It’s still too early to tell if the LSU Board of Supervisors will finally be forced to cough up the more than $140,000 in fines and fees assessed today in court by Judge Janice Clark.
But it’s not too early to demand answers about how those fines might be paid.
Clark set the fines and fees in response to LSU’s stubborn refusal to comply with the state’s Public Records Law in the case of the approximately 35 people who applied for the job that LSU President and Chancellor F. King Alexander won a few months ago.
Two Louisiana newspapers sued the LSU Board, demanding release of the records.
According to media reports on Thursday, the total of fines owed the Times-Picayune and the Baton Rouge Advocate, as well as attorneys’ fees and contempt of court fines against the LSU Board, does not include whatever legal costs the university has incurred in defending itself in court. That number is almost certainly in the tens of thousands of dollars.
While it’s too early to say for sure that the fines will survive the appeals process, shouldn’t the board members at least tell us where they might find the money for the fines?
State or foundation funds are the most likely sources, of course. But should such money be used for that purpose, it would spark a firestorm of criticism that might draw Gov. Bobby Jindal into the mess. There is no way Jindal can stand by and allow his board to spend public money on contempt of court fines.
The only other source for payment that immediately comes to mind is also the most appropriate: LSU Board members should each pay a proportional share of the fines and fees from their own bank accounts.
Were you to conduct a poll on this question, I have no doubt that more than 90 percent of the public would object to any taxpayer funds being used to pay fines assessed for the board’s illegal actions. Few people would condone spending taking money meant for students — especially at a time of budget cuts and austerity — and giving it to a state court, media organizations and lawyers.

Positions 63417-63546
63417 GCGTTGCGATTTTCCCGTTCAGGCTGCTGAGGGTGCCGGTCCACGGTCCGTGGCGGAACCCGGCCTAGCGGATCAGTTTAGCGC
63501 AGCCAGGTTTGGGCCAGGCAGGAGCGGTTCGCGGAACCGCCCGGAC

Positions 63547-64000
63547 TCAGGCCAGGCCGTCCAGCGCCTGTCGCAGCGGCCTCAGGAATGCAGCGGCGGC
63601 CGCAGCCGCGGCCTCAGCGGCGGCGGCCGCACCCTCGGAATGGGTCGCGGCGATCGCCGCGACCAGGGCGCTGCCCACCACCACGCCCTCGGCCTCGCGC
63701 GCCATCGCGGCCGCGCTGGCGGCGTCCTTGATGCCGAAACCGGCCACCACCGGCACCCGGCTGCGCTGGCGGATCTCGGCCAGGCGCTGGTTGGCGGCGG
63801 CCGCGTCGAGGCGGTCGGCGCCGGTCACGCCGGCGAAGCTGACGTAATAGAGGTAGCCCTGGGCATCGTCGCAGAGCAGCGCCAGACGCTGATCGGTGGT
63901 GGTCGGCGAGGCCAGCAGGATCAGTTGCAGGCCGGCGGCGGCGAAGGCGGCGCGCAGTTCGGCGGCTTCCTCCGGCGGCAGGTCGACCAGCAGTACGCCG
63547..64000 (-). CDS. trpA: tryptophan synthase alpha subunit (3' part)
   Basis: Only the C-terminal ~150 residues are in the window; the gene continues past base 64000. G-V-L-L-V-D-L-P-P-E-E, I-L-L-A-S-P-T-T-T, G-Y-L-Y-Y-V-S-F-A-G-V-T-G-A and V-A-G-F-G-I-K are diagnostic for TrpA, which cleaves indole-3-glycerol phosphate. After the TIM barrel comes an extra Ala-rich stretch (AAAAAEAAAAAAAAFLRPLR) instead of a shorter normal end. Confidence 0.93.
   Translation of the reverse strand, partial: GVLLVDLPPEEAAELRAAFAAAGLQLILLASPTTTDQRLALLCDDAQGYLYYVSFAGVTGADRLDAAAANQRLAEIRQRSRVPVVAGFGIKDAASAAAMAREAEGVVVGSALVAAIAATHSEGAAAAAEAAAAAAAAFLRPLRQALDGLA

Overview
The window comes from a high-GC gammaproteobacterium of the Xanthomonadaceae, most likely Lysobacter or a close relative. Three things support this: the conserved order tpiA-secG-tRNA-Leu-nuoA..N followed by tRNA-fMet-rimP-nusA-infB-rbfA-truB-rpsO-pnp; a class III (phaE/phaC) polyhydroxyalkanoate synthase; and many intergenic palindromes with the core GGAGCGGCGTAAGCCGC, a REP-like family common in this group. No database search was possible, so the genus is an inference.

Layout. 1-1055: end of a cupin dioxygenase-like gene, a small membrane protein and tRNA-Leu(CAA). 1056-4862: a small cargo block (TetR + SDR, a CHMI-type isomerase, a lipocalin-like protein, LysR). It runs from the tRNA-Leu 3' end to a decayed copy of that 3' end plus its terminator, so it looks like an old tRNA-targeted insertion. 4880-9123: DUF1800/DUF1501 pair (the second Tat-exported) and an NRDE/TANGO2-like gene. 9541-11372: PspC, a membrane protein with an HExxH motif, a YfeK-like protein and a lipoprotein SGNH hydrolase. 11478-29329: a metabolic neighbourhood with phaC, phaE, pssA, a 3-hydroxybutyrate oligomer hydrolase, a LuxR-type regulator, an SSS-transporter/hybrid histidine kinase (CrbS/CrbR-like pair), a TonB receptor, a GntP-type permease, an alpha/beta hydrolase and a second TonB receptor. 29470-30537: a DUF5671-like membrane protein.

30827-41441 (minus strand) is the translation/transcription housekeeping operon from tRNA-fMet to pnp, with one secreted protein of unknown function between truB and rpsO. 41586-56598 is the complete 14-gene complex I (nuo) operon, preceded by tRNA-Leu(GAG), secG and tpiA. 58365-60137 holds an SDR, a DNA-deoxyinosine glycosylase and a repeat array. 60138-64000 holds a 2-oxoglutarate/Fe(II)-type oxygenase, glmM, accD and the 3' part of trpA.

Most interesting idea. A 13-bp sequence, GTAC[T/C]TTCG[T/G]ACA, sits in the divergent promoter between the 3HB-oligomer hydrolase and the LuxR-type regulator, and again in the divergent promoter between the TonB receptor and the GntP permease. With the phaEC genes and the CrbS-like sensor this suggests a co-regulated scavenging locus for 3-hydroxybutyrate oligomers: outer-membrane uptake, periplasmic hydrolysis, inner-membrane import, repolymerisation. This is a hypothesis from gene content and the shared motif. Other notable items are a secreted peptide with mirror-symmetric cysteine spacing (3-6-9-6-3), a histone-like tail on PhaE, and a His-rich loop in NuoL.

You would expect that a public body that gave a flip about the public would have already assured us that no public funds will be tapped to pay the fines. These board members, however, won’t do that, because, short of being tossed into jail, they’ll never acknowledge their personal responsibility in this sordid and embarrassing mess.
The LSU Board’s arrogance has already inflicted irreparable damage to the university’s image and reputation. They should pay for that, too.
We’ve seen embarrassing images of sheriff’s deputies showing up at the LSU System office, demanding the presidential search records. We’ve seen Judge Clark threaten board members with jail time. We’ve seen Clark declare the LSU Board in contempt of court.
It seems clear that the members of the LSU Board no longer have the credibility to continue serving.
They are a disgrace to the university and the state. They should resign their offices. And if they won’t resign, Jindal should demand their resignations.
They won’t, of course, and neither will Jindal. They’ll all continue their misrule of the university long after this case is closed and any fines are paid from the public’s coffers.
Even after the contempt ruling is vacated, this LSU Board of Supervisors will remain in contempt of the public.